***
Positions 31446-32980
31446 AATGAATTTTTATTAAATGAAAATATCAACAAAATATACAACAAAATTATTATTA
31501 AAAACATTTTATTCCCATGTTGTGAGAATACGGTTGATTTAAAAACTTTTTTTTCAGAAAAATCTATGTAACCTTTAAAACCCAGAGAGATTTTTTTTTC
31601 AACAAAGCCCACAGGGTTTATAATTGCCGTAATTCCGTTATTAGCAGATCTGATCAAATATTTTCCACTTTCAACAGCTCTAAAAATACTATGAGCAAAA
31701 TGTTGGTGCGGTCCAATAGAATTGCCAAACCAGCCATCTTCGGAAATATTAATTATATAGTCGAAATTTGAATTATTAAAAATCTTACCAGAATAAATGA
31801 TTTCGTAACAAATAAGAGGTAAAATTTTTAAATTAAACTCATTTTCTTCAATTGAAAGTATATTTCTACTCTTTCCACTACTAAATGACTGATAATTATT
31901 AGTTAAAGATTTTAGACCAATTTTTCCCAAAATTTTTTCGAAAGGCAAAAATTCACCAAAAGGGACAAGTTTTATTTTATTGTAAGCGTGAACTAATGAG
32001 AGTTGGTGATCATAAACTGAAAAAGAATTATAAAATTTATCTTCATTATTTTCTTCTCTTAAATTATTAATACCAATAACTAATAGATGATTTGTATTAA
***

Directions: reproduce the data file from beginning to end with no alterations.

Positions 31446-32980
31446 AATGAATTTTTATTAAATGAAAATATCAACAAAATATACAACAAAATTATTATTA
31501 AAAACATTTTATTCCCATGTTGTGAGAATACGGTTGATTTAAAAACTTTTTTTTCAGAAAAATCTATGTAACCTTTAAAACCCAGAGAGATTTTTTTTTC
31601 AACAAAGCCCACAGGGTTTATAATTGCCGTAATTCCGTTATTAGCAGATCTGATCAAATATTTTCCACTTTCAACAGCTCTAAAAATACTATGAGCAAAA
31701 TGTTGGTGCGGTCCAATAGAATTGCCAAACCAGCCATCTTCGGAAATATTAATTATATAGTCGAAATTTGAATTATTAAAAATCTTACCAGAATAAATGA
31801 TTTCGTAACAAATAAGAGGTAAAATTTTTAAATTAAACTCATTTTCTTCAATTGAAAGTATATTTCTACTCTTTCCACTACTAAATGACTGATAATTATT
31901 AGTTAAAGATTTTAGACCAATTTTTCCCAAAATTTTTTCGAAAGGCAAAAATTCACCAAAAGGGACAAGTTTTATTTTATTGTAAGCGTGAACTAATGAG
32001 AGTTGGTGATCATAAACTGAAAAAGAATTATAAAATTTATCTTCATTATTTTCTTCTCTTAAATTATTAATACCAATAACTAATAGATGATTTGTATTAA